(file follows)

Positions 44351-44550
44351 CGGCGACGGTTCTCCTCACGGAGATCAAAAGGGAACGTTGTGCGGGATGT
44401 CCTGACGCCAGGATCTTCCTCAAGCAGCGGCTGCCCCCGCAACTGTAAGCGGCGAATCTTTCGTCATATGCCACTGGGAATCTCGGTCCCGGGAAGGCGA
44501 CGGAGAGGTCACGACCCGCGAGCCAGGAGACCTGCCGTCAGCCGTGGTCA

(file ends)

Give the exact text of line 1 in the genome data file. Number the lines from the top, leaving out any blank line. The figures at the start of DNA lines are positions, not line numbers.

Positions 44351-44550